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Currencies: Swiss franc slides to lowest since euro cap was ditched

LONDON (MarketWatch) — The Swiss franc on Tuesday dropped to its lowest level against the euro since its exchange cap was removed in mid-January, after Switzerland’s central bank said it’s ready to intervene in the currency market if necessary.

The Swiss National Bank sent shock waves through the global foreign-exchange markets on Jan. 15 when it scrapped its trading cap against the euro and let the Swiss franc float freely. For more than three years, the SNB had been buying billions of euros to prevent the franc from climbing too high and kept an exchange rate floor of 1.20 francs to the euro. Immediately after the move, the euro plunged as low as 0.85 francs and traded close to, or just below par most of last week.

However, on Tuesday, the franc fell to its lowest level since the SNB ditched the trading cap, after SNB vice chairman Jean-Pierre Danthine said the central bank is still prepared to intervene in the currency market to keep the franc relatively weak, speaking in an interview with Swiss newspaper TagesAnzeiger. The euro EURCHF, -0.23%  jumped to as high as 1.0381 francs, from 1.0150 earlier in European trading. The dollar USDCHF, -0.51%  rose to 0.9090 francs, up from 0.9030 late Monday.

More broadly for the euro EURUSD, +0.31% the shared currency climbed to $ 1.1309, from $ 1.1239 late Monday.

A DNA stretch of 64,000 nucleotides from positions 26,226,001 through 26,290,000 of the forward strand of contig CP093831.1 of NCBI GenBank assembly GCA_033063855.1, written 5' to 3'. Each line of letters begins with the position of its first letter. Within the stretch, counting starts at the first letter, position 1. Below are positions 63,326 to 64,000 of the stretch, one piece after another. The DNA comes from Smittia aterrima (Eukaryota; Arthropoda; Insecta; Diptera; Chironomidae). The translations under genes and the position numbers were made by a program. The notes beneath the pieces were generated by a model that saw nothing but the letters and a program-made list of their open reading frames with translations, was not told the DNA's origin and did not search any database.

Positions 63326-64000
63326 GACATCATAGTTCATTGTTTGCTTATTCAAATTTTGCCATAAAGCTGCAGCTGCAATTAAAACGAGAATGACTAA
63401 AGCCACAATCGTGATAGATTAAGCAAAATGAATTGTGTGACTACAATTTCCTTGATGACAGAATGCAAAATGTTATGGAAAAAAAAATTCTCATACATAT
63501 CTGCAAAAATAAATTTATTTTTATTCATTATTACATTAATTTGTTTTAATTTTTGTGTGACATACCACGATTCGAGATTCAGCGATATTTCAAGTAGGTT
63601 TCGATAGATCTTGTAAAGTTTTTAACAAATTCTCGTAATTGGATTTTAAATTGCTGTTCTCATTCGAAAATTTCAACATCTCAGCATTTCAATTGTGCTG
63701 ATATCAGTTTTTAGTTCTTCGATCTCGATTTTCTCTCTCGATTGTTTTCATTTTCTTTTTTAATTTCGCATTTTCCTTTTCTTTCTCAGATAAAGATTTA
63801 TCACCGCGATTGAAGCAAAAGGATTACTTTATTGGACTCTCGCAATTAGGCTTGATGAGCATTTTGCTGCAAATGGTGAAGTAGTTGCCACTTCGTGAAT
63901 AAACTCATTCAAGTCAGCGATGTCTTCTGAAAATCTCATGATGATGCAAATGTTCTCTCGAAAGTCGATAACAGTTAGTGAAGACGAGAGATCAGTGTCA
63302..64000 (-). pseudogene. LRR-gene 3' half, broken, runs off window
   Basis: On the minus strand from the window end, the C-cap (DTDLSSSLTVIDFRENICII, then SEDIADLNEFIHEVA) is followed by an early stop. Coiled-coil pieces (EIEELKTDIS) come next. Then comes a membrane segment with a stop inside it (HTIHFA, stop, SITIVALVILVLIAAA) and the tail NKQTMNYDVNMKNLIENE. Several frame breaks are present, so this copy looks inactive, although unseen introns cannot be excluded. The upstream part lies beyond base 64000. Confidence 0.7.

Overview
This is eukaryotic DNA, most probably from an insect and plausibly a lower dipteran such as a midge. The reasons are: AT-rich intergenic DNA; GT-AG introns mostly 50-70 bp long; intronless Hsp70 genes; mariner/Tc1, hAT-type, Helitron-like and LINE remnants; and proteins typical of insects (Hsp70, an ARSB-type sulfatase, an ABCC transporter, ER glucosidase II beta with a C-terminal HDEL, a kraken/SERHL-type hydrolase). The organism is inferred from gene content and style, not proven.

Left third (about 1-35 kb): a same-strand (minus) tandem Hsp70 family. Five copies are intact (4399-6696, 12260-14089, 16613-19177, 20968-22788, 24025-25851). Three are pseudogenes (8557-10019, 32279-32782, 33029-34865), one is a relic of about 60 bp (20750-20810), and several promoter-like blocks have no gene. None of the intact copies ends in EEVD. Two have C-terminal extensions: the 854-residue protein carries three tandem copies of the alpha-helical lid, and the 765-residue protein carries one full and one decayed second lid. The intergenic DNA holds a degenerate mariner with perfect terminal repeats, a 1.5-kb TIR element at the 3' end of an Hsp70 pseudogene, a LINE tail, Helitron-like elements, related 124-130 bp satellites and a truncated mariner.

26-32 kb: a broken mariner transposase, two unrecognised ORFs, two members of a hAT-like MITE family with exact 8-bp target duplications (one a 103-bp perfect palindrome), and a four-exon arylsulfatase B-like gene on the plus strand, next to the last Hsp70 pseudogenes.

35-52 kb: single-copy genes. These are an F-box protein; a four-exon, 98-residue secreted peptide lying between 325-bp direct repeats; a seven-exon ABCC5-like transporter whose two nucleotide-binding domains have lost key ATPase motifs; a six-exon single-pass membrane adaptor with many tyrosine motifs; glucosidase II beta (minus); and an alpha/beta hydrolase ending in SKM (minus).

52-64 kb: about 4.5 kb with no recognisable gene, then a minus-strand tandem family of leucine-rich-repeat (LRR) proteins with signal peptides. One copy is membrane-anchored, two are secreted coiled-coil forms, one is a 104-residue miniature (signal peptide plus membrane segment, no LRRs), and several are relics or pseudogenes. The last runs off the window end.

In other currencies, the pound GBPUSD, -0.01%  declined to $ 1.5067 after the Office for National Statistics said the U.K. economy expanded by 0.5% in the fourth quarter, according to its preliminary estimate. That was a slower growth rate than the 0.7% logged in the third quarter and weaker than the 0.6% expected by economists. For the full year, GDP grew 2.6%, less than the forecast of 2.8%.

Ahead of the release, sterling traded at $ 1.5087, which was a small increase from the $ 1.5082 recorded late Monday in New York.

The dollar was lower against the yen, as comments by a Japanese government minister about the Bank of Japan’s 2% inflation target reduced hopes for extra monetary-easing steps by the central bank.

Economy minister Akira Amari said Tuesday that the central bank was not constrained by a loose schedule of about two years for achieving its inflation goal, pointing to falling energy prices as a factor that would likely delay efforts to reach its target.

“It would be fine to give the BOJ more room for its main time frame of about two years,” said Amari, adding that “neither the government nor the BOJ have clearly made a rigid commitment to a deadline.”

The remarks pulled down the dollar USDJPY, -0.34%  to ¥118.18, compared with ¥118.48 late Monday in New York.

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The comments suggest “the government is slightly loosening its interpretation” about the inflation target, thus “receding expectations for early monetary easing by the BOJ and inviting yen buying,” said Yuji Saito, executive director of foreign exchange department at Crédit Agricole in Tokyo.

The WSJ Dollar Index BUXX, -0.22% a measure of the dollar against a basket of major currencies, was down 0.3% at 85.38, while the ICE dollar index DXY, -0.28%  fell 0.3% to 94.50.

In Russia, the ruble USDRUB, -0.66%  rebounded, so that the dollar bought 67.9 rubles, down from 68.8 on Monday. The ruble slid to its lowest level against the greenback since its mid-December collapse on Monday, after Standard & Poor’s Ratings Services cut Russian debt to junk.

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